• Family
  • The environment
  • Financial freedom
  • Cooking
  • Starting a business
  • Empowering women

2. Spend some time thinking about the things you value, care about, or want to strive for.

Though the items on your list may all be important, some will be more important to you than others. Consider:

  • What do you want to be known for?
  • What excites and interests you?
  • Where do you feel your talents can be best applied?
  • Can you combine two or more items on your list? (i.e. Empowering women through creating your own business revolving around female health and wellness)

3. Write your statement

Put your thoughts and notes together and write out a personal mission statement. It can be something simple like:

I strive to put my family at the center of my life while also working in a leadership role in my current company.

Or, it can be a tad more complex:

My personal mission is to serve the natural world through volunteerism, a career at an environmental nonprofit, and by striving to lower my carbon footprint.

4. Rewrite your statement

Sit with your statement for a while. Pin it to your bulletin board. Look at it and say it out loud from time to time. Does it feel right? Does it encompass everything you’d like to accomplish? Or is it missing some key element?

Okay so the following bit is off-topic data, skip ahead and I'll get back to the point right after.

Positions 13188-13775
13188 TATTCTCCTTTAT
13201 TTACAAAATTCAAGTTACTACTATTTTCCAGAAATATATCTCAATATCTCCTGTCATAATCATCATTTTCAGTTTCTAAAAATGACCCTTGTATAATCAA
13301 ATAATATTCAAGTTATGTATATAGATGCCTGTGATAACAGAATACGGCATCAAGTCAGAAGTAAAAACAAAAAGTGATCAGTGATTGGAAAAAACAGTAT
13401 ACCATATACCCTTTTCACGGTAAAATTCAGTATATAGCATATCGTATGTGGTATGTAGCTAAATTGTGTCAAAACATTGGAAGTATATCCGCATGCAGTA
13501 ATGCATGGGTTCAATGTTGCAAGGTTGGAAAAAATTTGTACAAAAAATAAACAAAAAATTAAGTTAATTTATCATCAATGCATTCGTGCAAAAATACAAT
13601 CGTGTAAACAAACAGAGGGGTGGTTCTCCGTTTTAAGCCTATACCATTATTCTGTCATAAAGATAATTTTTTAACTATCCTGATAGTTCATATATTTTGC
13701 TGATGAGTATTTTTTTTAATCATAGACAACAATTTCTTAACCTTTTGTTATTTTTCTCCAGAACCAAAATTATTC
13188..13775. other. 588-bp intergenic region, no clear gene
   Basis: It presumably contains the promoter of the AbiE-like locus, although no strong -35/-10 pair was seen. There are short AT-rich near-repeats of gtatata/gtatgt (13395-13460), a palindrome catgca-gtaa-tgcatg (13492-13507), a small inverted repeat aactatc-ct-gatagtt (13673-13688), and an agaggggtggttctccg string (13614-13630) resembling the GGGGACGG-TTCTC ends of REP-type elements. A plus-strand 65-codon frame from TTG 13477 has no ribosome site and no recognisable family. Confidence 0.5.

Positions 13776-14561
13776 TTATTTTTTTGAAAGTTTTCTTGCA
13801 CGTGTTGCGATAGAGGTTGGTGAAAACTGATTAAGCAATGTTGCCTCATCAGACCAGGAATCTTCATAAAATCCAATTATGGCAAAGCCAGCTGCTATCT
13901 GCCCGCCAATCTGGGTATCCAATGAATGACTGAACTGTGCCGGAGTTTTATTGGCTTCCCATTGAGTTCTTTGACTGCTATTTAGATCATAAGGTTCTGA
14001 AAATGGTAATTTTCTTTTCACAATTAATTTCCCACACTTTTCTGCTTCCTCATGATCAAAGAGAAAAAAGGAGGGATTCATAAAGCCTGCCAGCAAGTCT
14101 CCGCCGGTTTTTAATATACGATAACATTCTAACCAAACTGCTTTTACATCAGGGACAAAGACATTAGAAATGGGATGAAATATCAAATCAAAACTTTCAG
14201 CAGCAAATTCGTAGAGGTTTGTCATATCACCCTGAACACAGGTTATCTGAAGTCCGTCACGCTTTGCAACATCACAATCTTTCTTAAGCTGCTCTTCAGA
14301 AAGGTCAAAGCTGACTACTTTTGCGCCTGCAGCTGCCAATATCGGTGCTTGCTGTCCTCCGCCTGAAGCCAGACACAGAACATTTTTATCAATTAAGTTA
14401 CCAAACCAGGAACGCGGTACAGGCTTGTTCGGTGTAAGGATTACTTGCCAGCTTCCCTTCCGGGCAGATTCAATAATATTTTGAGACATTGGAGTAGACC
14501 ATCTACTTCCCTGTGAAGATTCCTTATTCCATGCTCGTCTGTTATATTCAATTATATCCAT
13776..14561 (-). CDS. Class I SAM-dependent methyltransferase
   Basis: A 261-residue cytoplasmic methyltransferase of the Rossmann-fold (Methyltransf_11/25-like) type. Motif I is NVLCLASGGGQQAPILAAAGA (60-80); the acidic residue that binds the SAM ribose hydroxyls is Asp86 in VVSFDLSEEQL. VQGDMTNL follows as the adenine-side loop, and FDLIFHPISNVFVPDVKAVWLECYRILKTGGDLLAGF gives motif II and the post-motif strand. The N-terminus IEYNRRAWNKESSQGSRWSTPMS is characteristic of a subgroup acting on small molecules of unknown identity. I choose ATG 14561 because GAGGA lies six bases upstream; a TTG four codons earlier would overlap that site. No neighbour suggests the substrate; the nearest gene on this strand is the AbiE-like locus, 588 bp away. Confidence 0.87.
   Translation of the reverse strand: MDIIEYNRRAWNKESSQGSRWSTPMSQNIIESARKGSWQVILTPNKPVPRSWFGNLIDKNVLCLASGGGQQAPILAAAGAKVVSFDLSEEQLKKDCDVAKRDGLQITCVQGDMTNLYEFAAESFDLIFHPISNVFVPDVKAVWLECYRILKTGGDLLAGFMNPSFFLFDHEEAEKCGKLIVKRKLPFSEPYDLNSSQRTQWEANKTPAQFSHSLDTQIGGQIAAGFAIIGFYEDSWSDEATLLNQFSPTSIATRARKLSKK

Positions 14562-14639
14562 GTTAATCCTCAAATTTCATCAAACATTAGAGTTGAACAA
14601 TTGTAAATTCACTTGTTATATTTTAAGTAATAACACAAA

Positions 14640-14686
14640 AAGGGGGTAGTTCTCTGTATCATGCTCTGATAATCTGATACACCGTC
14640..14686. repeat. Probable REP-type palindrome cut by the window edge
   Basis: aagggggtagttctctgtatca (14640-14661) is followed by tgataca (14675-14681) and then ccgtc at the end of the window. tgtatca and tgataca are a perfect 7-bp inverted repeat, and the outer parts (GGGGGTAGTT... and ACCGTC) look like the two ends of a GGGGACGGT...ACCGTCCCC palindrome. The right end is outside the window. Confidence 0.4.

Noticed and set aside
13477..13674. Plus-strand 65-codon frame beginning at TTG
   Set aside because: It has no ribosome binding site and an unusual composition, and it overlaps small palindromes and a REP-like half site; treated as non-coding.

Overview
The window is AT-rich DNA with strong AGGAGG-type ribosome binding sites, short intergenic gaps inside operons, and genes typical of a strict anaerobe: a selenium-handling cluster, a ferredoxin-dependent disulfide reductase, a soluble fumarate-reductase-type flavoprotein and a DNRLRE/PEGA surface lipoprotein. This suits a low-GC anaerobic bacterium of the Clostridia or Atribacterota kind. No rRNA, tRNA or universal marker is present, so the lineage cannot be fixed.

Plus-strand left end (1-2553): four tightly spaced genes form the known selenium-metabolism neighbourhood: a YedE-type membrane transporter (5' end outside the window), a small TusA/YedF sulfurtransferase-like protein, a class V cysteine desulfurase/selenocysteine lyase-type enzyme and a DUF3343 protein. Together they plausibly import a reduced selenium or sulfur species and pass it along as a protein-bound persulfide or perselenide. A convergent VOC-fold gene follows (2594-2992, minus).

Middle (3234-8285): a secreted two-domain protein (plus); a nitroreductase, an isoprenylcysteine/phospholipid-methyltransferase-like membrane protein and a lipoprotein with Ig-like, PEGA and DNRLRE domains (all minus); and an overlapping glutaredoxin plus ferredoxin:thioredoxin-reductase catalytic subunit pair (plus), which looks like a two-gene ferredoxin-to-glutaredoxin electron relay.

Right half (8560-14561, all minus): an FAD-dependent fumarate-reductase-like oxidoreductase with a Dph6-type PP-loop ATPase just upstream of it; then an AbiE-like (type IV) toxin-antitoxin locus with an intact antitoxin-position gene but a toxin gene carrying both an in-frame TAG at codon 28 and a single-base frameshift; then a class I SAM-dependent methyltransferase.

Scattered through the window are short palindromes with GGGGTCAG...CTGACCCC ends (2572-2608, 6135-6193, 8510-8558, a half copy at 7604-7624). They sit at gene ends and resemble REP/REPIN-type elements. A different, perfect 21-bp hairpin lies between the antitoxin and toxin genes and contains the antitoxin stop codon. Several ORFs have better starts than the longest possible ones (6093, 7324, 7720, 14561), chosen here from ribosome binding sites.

Tweak your statement accordingly (and keep tweaking, if it needs it!)

Then…Act!

A personal mission statement is meaningless if you put it in a drawer and let it grow dusty. Pin it where you will see it every single day. Look at it often and use it as a motivator—some fire under your feet to accomplish big things and drive you toward your goals.

Think of your statement as an end goal and then strategize ways to reach that goal. What actions do you need to take to put your personal mission at the center of your life? What needs to change? What needs to stay the same or amplify? What resources will you need? Who can you turn to for guidance and support?

Use your personal mission statement as that little bit of gas in the tank that will propel you through your days…no matter how sluggish or uninspired you may be feeling. And remember: if you happen to stray from your personal mission, it’s okay! Use your statement to right your course, restrategize, and press on!

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It’s that time of year—the time when illness is rampant and, at any given time, two or three of your team members are home sick. If you’re like most people, you’re exposed to dozens of different opportunities every day to pick up germs—in the conference room, at the grocery store, at your kids’ daycare or in the bleachers of their sports games, at your hair salon, in the gym…the list goes on and on!

How can you possibly avoid germs and stay healthy without having to stop and slather on the hand sanitizer? Try these 7 quick tips:

Be aware

This is probably the most basic and important tip of all. Pay attention to your surroundings. Notice where you sit and what you touch during the day. Have other people touched that door handle before you? Have other people handled the grapefruit at the grocery store? Your awareness can lead to better health hygiene.

Keep active